The verdict seems clear: “Dum Laga Ke Haisha” is a box office and a critic-approved hit—and even more endearing than the film itself is its breakout female star, Bhumi Pednekar.
If our count—and our sources—are correct, she is the 30th actress to be launched by Yash Raj Films, and ever since hitting the big screen she has been turning heads and infusing an invigorating energy into a seriously sluggish first quarter in Bollywood.
We take a look at five things to know and love about the charming new actress.
She’s been a secretly aspiring actress for years: Acting in films has been a harbored goal for Bhumi since childhood, though an acute awareness of the typical Bollywood standards for physique has prevented her from speaking up about her dreams.
It would seem that fate had other plans—beginning work at Yash Raj Studios at merely 18 years old, Bhumi worked her way up over seven years, from casting assistant to the lead in “Dum Laga Ke Haisha.”
In fact, she was auditioning other actresses for the role of DLKH’s Sandhya before she was considered for the part herself.
She’s a through-and-through child of the 90s: Well, she’s got to be if she cites her favorite moment of making DLKH as being the shoot for the “Dard Karara” song.
An unmistakable and blatant throwback to one of the best decades for Bollywood, the number see’s Bhumi and Ayushman Khurrana going all out on the 90s theme, from lip synching to Sadhana Sargam and Kumar Sanu’s playback vocals to dancing alongside questionable props of the “side dancers.”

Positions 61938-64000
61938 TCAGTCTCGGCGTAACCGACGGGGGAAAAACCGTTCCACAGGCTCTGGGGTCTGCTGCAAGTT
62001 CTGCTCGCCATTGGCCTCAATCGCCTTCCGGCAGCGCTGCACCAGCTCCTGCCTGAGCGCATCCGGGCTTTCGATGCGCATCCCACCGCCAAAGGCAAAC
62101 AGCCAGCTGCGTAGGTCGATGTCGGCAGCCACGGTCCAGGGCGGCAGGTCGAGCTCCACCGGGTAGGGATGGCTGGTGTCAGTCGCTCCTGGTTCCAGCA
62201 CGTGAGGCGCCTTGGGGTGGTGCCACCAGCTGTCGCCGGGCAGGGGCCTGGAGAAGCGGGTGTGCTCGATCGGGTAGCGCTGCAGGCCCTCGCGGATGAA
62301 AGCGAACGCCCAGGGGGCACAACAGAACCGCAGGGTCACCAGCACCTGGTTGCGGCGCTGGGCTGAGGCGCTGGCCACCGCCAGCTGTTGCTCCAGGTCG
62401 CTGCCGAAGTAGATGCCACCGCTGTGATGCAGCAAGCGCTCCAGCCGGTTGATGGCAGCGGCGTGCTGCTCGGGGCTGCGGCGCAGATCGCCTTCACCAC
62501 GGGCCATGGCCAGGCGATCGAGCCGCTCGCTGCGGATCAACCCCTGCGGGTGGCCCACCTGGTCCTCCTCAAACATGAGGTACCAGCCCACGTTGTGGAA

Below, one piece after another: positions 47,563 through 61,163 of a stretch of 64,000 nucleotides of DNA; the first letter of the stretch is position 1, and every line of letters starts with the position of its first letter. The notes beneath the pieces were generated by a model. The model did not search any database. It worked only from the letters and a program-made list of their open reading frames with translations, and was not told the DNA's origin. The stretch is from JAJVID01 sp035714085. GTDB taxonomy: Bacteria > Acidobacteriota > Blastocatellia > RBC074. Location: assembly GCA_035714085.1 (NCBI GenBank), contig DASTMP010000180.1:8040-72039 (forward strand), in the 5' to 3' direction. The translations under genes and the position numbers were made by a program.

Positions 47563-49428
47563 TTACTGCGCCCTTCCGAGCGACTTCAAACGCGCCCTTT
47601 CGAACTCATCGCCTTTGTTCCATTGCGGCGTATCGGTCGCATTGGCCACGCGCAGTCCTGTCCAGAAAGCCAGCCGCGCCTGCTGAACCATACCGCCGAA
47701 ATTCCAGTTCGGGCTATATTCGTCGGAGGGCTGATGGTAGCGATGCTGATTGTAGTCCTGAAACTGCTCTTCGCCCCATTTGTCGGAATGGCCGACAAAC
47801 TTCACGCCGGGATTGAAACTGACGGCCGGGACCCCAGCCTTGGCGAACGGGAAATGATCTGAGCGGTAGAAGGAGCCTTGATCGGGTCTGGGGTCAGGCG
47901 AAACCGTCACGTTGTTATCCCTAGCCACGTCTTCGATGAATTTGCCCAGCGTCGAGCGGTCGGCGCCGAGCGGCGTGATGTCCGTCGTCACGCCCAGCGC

Bhumi has spoken at length about watching Chinni Prakash make an icon out of Govinda and hits like “Chumma Chumma” with his distinct choreography, and she describes working with him as one of the aspects she was most excited about for the film.
She’s not just a pretty face: For Bhumi, playing Sandhya wasn’t just about fitting the physical attributes of the character. Determined to really get into the role, she worked on her dialect and acting chops in order to pull it off convincingly. With the help of co-star Seema Pahwa, she perfected her accent.
Bhumi also spent time in Haridwar, where Sandhya is from, living at the house of one of the film’s line producers, shopping at local bazaars and going to neighborhood hair salons in order to acclimatize to the way of life in a town completely unlike the one she grew up in.
She’s having the last laugh: While Bhumi has consistently maintained that her weight has never been a source of concern for her (right on!), she also admits to being teased by friends during her younger years for her slightly heftier figure.
But support from her family instilled confidence that, to this day, has anchored her ability to look in a mirror and acknowledge the beauty she sees in her reflection.
We have a feeling that’s going to take her far in the cut-throat, ruthless industry she has been thrust into!
She’s mom’s girl at heart: Daughter-in-law of the YRF empire Rani Mukherjee herself made a special request to meet Bhumi after watching the film; rave reviews have been pouring in since the day of its release, and she’s being hailed as a “role model” and an “icon” for Indian girls around the country.
But the compliment Bhumi ultimately holds dearest comes from her own mother, who upon watching the film, commented that Bhumi had made her proud.